Wednesday, March 5, 2008

Sue Scheff: Coping with Bullies

Invisible Weapons - by Connect with Kids

Adults may think children bullies are just a part of growing up, but what if it was your kids saying things like this about bullying at school:

"I had nowhere to go, no one to tell. I thought I was fat and stupid and no one wanted be around me.” - Sarah

“They called me four-eyes, homo…until I started to believe it.” - Alex

“I was scared all the time to go to school.” - Jay

Invisible Weapons is a moving half-hour video that’s ideal for parents and children to watch and learn together. Painful, true stories show how kids are taunted and teased by children bullies, harassed and excluded, and how bullying at school made them victims of nasty rumors and gossip.

It’s More Than Just Bullying at School

Bullies and “mean girls” leave wounds that often go deeper than broken bones and bloody noses. You’ll hear from victims as they tell how bullying at school affected their grades, their self-confidence and their relationships.

Listen as children bullies themselves share their stories and regrets. “Maybe I thought making fun of Sarah was cool,” says Ashley, “or that it would make me have more friends.”

There are ways to stop this kind of emotional pain. Hear what experts have to say by ordering Invisible Weapons to learn what you can do about children bullies.

Monday, March 3, 2008

Sue Scheff: Internet Safety - The Internet Generation

Today’s kids have grown up online. Finding their way around the Internet and posting on social networking sites like MySpace and Facebook is part of their every day life. But in this online world … What are they saying? Who are they “talking” to?

How can we keep our kids safe from danger – both emotional and physical?Did you know that 70 percent of teens on the Internet have accidentally found pornography on the web; 60 percent have been contacted online by a stranger; another 60 percent have been victims of online bullying; and 45 percent have posted personal information?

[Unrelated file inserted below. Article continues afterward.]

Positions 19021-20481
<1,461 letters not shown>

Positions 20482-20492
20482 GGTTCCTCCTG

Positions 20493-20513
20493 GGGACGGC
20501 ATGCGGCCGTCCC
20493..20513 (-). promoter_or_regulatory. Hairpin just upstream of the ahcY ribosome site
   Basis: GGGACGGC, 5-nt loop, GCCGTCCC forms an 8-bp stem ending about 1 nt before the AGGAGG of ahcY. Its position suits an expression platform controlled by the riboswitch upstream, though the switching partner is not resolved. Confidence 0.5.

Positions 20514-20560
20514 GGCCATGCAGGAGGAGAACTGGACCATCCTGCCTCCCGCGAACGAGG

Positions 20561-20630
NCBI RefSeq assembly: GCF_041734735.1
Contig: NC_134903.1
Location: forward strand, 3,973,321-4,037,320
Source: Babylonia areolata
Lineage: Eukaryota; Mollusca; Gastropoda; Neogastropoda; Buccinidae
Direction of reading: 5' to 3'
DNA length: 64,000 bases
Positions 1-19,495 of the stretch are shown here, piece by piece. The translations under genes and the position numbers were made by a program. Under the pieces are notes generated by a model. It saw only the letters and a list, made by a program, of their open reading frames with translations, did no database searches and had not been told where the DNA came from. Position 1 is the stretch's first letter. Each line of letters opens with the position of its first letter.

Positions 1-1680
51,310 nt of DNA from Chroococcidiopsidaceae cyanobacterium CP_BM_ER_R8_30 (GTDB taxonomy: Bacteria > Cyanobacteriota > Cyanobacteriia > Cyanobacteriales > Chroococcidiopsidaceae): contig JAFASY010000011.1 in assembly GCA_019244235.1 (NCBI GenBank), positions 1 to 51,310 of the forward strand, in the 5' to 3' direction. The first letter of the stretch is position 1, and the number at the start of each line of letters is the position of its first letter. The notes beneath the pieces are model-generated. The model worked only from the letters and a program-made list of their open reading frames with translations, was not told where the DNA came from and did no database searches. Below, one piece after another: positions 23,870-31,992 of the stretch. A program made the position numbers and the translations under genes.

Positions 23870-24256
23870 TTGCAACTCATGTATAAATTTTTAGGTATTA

The Internet Generation tells of online experiences and stories your kids may not be telling you about this 24/7 cyber- world. You’ll hear insights on setting specific rules, keeping track of kids’ online visits, and talking with them – armed with hard facts and real-life examples – about the very real threats out there.

When it comes to Internet know-how, can parents ever catch up with their kids? Yes. Watch The Internet Generation and start the conversation with your children about what’s on the Internet – the good and the bad. The Internet is here to stay, and it’s our responsibility to keep kids safe, especially when they’re online.


Connect with Kids constantly keeps parents updated on today’s kids and issues surrounding them. Today’s techy generation need even stronger parenting.

Reputation Defender MyChild is a great place for parents to start in keeping their child’s privacy “private!”

Saturday, March 1, 2008

Parents Universal Resource Experts founder Sue Scheff Launches New Website Design for P.U.R.E.

My new website design for P.U.R.E. has recently been launched! It is not 100% completed yet but the new and updated design incorporates my new first book being released in July 2008. Over the past (almost 8 years!) my website has been re-designed only twice - this is the third time.

Change is hard, but necessary - and like today's teens - we need to stay up-to-date with today's times.

I have enhanced questions to ask schools and programs as well as helpful hints. Change is always happening and P.U.R.E. is proactive in keeping up with bringing you current information on schools and programs.

P.U.R.E. continues to help thousands of families yearly. We are very proud of our association with the Better Business Bureau for many years and our excellent relationship with many therapists, schools, guidance counselors, lawyers, and other professionals that refer to P.U.R.E. on a regular basis in an effort to help families.There are going to be more exciting changes coming this year. A second book in progress and meetings with my Florida Senator and Congresswoman to work towards a safer Cyberspace.